• The award has become res judicata.
  • The award is not contrary to a prior judgment issued by a Qatari court.
  • The award does not contravene the rules of public policy and good morals in Qatar.

In addition, the Code of Civil and Commercial Procedure requires reciprocity. The enforcement of a foreign award in Qatar will be granted under the same conditions as those required by that foreign jurisdiction for the enforcement of awards rendered in Qatar (Article 379 of the Code of Civil and Commercial Procedure).

How enforceable are foreign arbitral awards in your jurisdiction?

Foreign awards may be enforced in Qatar under the New York Convention, the Convention on Judicial Cooperation between States of the Arab League or the Gulf Council Convention for the Enforcement of Court Judgments. The New York Convention provides for recognition and enforcement of foreign arbitral awards as per the convention. However, there have been cases in which the Qatari courts have not recognised or enforced awards due to public policy, namely due to the fact that the awards were not issued in the name of His Highness Emir of Qatar Tamim bin Hamad Al Thani. All judgments must be issued in the name of His Highness Emir of Qatar Tamim bin Hamad Al Thani. The court in that particular case held that awards must also comply with this requirement. However, this position has since been overturned by the Qatari Court of Cassation.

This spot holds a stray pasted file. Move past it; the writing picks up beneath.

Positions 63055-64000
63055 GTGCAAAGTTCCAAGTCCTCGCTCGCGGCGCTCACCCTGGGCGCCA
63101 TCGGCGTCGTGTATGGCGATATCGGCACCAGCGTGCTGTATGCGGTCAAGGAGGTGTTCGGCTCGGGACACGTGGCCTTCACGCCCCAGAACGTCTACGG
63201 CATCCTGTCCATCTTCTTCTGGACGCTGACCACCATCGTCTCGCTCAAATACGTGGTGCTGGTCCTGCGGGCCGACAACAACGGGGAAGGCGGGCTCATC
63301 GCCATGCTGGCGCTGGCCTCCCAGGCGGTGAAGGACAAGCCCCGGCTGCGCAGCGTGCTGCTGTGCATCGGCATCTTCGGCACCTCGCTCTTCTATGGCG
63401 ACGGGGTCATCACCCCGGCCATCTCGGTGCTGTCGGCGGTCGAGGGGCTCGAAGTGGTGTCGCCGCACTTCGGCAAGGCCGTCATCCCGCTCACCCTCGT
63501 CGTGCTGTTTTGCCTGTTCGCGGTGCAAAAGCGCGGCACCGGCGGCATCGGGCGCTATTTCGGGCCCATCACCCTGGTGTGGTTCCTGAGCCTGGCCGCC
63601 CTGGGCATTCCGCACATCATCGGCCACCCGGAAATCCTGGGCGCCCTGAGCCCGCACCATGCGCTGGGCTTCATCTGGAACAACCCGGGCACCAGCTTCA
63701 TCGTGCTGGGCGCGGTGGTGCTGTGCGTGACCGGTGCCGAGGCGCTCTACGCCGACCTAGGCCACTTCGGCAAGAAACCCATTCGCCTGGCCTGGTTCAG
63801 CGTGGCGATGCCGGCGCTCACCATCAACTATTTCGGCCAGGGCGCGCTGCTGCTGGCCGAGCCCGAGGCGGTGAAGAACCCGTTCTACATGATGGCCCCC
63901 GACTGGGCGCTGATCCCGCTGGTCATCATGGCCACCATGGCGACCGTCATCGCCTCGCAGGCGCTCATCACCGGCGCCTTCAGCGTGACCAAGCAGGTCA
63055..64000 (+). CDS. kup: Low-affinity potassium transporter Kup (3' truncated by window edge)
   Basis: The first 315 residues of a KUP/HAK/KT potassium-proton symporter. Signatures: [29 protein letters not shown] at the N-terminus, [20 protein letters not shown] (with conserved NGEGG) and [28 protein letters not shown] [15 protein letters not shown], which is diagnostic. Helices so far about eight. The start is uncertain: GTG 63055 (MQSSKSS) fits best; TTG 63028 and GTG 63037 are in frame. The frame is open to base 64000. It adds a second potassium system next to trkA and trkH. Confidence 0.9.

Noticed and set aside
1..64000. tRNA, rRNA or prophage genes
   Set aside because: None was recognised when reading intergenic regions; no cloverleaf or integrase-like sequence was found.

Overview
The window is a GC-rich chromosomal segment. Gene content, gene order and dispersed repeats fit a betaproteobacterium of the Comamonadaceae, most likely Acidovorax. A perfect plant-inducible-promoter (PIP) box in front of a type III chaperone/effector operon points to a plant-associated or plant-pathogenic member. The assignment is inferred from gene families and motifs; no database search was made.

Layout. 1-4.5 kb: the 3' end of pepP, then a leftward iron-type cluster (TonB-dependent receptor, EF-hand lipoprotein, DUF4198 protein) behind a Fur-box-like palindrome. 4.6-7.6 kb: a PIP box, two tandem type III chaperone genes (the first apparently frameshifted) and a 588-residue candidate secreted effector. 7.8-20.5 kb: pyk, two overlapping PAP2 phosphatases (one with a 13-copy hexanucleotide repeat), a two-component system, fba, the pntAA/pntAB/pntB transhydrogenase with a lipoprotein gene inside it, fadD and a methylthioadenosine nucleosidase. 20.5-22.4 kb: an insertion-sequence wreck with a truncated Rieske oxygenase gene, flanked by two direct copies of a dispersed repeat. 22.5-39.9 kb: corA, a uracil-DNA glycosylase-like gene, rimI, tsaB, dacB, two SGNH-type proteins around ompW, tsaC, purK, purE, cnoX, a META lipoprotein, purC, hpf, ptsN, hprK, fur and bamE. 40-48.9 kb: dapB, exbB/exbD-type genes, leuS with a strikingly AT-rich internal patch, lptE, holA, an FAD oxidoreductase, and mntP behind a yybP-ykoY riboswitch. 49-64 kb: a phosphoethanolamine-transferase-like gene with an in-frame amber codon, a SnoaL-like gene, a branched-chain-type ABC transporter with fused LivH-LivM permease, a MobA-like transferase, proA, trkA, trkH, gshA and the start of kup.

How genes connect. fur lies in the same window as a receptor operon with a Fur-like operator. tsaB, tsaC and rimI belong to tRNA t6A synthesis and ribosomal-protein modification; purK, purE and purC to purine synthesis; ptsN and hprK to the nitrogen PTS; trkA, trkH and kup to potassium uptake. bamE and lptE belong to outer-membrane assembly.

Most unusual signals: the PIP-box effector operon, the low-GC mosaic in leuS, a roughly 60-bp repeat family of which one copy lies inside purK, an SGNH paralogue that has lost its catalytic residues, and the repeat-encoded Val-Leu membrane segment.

Will an award that has been set aside by the courts in the seat of arbitration be enforced in your jurisdiction?

Qatar is a signatory of the New York Convention, under which the enforcement of an award may be refused if it has been set aside by a competent authority of the country in which, or under the law of which, that award was made (Article V(1)(e) of the New York Convention). It is therefore to be expected that a Qatari court would not enforce such an award.

The QFC Arbitration Regulations expressly allow the QFC Tribunal to refuse the enforcement of a foreign award on the basis that it was set aside or suspended at the seat of the arbitration (Article 43 of the QFC Arbitration Regulations).

Third-party funding

Rules and restrictions

Are there rules or restrictions on third-party funders?

The Code of Civil and Commercial Procedure and the Qatar Financial Centre (QFC) Arbitration Regulations contain no provisions on third-party funding of arbitration proceedings. However, there appears to be no reason to assume that such funding is not possible.

Class-action or group arbitration

Concept

Is there a concept in your jurisdiction providing for class-action arbitration or group arbitration? If so, are there any limitations to the arbitrability of such claims or requirements that must be met before such claims may be arbitrated?

Both the Code of Civil and Commercial Procedure and the Qatar Financial Centre Arbitration Regulations are silent on class-action arbitration.

Hot topics

Emerging trends

Are there any hot topics or trends emerging in arbitration in your jurisdiction?

Qatar has recognised the importance of promoting arbitration. It is expected to enact a new arbitration law soon in order to modernise the existing arbitration regime. Qatar is also taking other measures (eg, investing in the training of arbitrators) to promote arbitration.